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PK1 Chair

c. 1955

by Poul Kjærholm
for Carl Hansen & Søn

PK1 Chair

by Poul Kjærholm
for  Carl Hansen & Søn

or Call to Order

Poul Kjærholm had a unique ability to combine steel and organic mate­ri­als – one he demon­strated early in his career with the PK1, his first dining chair, which was presented in 1955. The PK1 chair exem­pli­fies Kjærholm’s uncom­pro­mis­ing approach, his ability to create harmony between form and mate­ri­als, and his contin­ued search for authen­tic­ity in his chosen mate­ri­als as well as for flawless execution.

The PK1 is a complex chair with a straight­for­ward, clean look that requires highly skilled crafts­man­ship. It consists of a steel frame and a woven seat made of flag halyard for optimum comfort. The combi­na­tion of the two mate­ri­als creates visual light­ness, making the chair suit­able for both classic and modern interiors.

The dining chair, which is new to the Carl Hansen & Søn collec­tion of classic designer furni­ture, is made of either stain­less, chrome-plated or black powder-coated steel paired with either natural or black flag halyard. As a new addi­tion, Carl Hansen & Søn is also offer­ing an outdoor version of the PK1 with a stain­less steel frame and light brown or black weather-resis­tant flag halyard. Both the indoor and outdoor vari­ants can be stacked up to five chairs.


Credit: Carl Hansen & Søn

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Poul Kjærholm

Denmark (1929–1980)

The work of Poul Kjærholm was at once deeply rooted in the Danish furniture tradition and inspired by artistic movements all over Europe. The German Bauhaus School, furniture designers Gerrit Rietveld, Mies van der Rohe, and Charles Eames, as well as Danish furniture designer Kaare Klint and his contemporaries, all contributed to shaping Kjærholm as a furniture designer.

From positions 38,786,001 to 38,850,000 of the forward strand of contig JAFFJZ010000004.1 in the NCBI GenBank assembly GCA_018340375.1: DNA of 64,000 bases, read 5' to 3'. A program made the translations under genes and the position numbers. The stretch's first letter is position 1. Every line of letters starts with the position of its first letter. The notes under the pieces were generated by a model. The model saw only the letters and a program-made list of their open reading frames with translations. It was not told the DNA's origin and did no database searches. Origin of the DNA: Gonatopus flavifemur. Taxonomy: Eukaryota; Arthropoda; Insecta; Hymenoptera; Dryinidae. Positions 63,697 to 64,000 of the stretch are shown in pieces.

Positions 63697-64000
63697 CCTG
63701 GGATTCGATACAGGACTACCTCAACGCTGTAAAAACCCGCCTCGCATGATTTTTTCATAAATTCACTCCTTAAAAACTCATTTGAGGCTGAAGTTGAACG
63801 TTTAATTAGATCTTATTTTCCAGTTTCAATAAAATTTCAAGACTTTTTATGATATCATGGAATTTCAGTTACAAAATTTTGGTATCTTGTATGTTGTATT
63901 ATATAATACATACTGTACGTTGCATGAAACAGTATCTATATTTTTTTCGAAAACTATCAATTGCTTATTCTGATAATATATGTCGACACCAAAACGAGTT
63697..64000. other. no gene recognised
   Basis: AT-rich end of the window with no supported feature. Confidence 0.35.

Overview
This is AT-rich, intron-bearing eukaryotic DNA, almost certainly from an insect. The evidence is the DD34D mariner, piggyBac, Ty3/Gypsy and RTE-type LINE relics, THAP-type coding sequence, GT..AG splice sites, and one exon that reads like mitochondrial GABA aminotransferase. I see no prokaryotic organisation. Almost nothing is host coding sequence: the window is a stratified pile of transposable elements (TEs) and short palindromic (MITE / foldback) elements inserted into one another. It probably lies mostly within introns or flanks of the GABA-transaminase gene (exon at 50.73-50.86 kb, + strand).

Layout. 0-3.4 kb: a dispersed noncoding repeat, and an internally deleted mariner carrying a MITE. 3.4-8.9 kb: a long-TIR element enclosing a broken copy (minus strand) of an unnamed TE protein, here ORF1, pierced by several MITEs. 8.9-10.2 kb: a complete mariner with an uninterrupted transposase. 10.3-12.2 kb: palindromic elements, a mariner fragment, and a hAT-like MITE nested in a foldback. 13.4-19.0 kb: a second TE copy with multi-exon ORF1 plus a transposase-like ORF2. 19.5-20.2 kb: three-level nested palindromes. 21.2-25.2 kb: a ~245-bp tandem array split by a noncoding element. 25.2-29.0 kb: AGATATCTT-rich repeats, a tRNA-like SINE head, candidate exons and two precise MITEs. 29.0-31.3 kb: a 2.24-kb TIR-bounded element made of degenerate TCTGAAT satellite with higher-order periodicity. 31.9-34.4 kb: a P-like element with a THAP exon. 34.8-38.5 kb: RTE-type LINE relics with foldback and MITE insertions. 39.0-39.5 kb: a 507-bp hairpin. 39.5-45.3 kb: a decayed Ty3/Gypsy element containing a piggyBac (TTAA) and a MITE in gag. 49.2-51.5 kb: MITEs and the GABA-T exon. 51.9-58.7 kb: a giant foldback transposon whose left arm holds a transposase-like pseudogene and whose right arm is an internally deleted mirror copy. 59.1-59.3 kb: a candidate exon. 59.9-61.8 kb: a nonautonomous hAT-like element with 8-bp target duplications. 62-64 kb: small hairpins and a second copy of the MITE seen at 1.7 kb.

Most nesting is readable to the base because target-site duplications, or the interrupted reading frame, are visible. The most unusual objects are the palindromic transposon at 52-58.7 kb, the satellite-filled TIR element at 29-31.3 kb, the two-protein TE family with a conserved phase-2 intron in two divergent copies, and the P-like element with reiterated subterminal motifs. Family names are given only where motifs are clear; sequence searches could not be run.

Kjærholm made a name for himself primarily with his functionalist steel, leather, and glass furniture, although he originally trained as a cabinetmaker in hjørring, Denmark in 1949. he then went on to study furniture design at the Danish School of Arts and Crafts (now the Royal Danish Academy of Fine Arts, School of Design) in Copenhagen, graduating in 1952 and returning again to teach shortly after. In 1955, he became a lecturer at the Royal Danish Academy of Fine Arts and was appointed a professor in 1976, succeeding Ole Wanscher. Kjærholm remained at the Academy until his death in 1980.

Throughout his work – as both an educator and a furniture designer – Kjærholm made function and clarity his hallmarks. Whatever material he worked with, Kjærholm, in his own quiet way, allowed the furniture to speak its own simple language. An idealist in his field, he refrained from easy solutions and never allowed himself to be guided by changing fads.

Driven by the dual desire to realize each material’s inherent nature and to create harmony between material and form, Kjærholm often felt that there was only one solution to a given problem. He was a demanding teacher guided by perfectionism and discipline, his idealistic approach to design also manifesting itself among his students.

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